Potter of the Month: Bill Harris
Every month we will feature a new Catawba potter.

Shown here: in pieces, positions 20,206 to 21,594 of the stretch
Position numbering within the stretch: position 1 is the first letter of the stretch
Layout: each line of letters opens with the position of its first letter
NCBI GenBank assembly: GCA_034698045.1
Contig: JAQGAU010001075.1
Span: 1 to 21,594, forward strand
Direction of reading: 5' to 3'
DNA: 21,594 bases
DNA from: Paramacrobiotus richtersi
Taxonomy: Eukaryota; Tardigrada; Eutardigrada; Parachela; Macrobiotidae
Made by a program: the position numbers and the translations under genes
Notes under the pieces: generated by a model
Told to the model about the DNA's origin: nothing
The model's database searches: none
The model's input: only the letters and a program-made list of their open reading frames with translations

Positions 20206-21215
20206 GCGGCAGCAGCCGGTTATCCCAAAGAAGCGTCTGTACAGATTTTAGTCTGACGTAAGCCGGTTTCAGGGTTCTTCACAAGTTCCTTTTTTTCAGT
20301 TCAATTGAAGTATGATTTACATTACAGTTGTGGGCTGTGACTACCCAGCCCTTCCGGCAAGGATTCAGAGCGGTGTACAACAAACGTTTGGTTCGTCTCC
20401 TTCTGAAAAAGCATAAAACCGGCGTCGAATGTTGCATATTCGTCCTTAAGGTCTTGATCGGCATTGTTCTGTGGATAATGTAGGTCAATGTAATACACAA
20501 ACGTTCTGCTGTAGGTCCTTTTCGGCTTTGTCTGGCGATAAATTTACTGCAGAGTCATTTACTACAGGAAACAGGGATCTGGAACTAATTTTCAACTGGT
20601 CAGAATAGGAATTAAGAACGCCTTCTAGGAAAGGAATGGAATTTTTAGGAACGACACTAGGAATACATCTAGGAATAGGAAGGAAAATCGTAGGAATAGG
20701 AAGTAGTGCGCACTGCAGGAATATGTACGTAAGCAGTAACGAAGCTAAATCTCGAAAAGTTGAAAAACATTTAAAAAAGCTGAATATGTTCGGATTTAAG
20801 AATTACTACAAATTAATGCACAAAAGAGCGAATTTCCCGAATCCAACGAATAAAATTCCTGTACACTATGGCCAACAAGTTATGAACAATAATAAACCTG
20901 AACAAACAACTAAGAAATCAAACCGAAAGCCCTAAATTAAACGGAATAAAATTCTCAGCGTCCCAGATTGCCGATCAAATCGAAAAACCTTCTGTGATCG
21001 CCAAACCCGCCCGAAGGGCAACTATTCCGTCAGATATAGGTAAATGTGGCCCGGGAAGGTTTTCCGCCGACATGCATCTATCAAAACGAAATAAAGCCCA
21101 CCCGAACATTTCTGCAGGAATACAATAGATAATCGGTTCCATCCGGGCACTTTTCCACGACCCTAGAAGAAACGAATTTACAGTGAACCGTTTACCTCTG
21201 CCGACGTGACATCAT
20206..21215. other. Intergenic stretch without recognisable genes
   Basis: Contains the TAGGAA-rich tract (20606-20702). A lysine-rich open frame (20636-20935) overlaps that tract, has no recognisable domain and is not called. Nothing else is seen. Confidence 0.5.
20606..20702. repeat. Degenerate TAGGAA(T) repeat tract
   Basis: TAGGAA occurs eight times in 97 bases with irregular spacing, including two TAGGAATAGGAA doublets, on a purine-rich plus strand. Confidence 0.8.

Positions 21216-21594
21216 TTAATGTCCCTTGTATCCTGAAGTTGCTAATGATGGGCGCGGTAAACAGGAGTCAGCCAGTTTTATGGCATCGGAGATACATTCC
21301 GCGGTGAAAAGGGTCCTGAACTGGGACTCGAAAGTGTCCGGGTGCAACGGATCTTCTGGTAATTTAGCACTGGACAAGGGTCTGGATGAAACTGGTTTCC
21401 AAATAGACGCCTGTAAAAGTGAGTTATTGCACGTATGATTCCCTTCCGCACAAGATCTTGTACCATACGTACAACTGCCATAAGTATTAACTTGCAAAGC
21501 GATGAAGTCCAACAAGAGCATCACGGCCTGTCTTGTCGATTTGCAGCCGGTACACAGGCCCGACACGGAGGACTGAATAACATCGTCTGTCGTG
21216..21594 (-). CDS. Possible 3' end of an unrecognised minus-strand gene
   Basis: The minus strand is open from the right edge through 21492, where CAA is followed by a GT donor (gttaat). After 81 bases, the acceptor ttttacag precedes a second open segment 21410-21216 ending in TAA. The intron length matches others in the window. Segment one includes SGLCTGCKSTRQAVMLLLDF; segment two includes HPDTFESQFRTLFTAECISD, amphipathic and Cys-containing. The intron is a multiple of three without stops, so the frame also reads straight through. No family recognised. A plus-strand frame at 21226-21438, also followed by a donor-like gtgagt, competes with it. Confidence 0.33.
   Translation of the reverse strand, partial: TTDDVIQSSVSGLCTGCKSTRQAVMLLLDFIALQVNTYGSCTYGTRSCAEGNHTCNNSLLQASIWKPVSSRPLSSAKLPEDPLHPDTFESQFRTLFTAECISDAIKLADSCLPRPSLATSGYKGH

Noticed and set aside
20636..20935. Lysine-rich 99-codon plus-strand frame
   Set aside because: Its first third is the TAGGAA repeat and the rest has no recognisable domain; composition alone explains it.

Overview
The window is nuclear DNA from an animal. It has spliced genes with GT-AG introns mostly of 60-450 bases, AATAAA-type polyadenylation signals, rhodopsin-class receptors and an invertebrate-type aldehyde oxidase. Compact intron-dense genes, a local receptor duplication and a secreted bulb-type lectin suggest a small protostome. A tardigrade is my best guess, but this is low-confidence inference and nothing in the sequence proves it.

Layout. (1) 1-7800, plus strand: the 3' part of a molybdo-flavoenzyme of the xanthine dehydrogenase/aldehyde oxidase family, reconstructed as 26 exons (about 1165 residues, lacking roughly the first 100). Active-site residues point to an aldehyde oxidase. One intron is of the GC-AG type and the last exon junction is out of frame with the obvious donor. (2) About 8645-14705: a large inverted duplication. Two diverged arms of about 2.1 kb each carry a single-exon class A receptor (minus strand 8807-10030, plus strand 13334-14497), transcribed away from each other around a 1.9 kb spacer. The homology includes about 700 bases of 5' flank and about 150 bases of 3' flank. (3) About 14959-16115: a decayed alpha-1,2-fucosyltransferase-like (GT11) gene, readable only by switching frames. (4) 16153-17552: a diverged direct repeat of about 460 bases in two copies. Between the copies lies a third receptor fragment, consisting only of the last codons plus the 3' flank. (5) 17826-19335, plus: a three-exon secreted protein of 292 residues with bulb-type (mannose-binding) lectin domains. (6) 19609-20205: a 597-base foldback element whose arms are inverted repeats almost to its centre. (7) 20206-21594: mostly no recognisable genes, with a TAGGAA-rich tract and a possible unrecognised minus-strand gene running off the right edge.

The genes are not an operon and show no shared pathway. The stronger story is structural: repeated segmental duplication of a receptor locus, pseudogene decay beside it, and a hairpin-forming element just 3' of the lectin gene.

Although I worked as a furniture maker and a woodcarver for many years, I always knew that someday I would return to my Catawba roots as a maker of Native American pots. Georgia Harris, my Catawba grandmother and a 1996 ‘National Endowment of the Arts’ winner, was among the best potters in known Catawba history. As a young man in the early 1970’s, I accompanied her to the secret tribal clay holes to gather the “correct” clay for making pots. She showed me how to process the clay so that it could be formed, coil by coil, into the traditional pot forms of our people. She taught me how and when to rub the pots with river rocks to produce the characteristic soft patina and smooth surface of Catawba pottery. Together we tempered her pots in an open fire, where smoke from pine bark created unpredictable patterns of black and grey. When she died, I inherited an old tin box filled with the sea shells, rocks, broken spoons and knives that she had used for 75 years to make her pots -- primitive tools that I now use to make my own Catawba pottery. I inherited from her a set of handmade clay molds that form the distinctive King Haigler head shape that decorated her pots for so many years, and now decorates mine. She has been gone for over a decade, but when I watch my hands working the clay, I see her hands. And when I rake my own pots out of the still-burning coals, I remember her excitement at this, ,the most treacherous point in the life journey of a pot, and I feel her presence and the presence of my ancestors.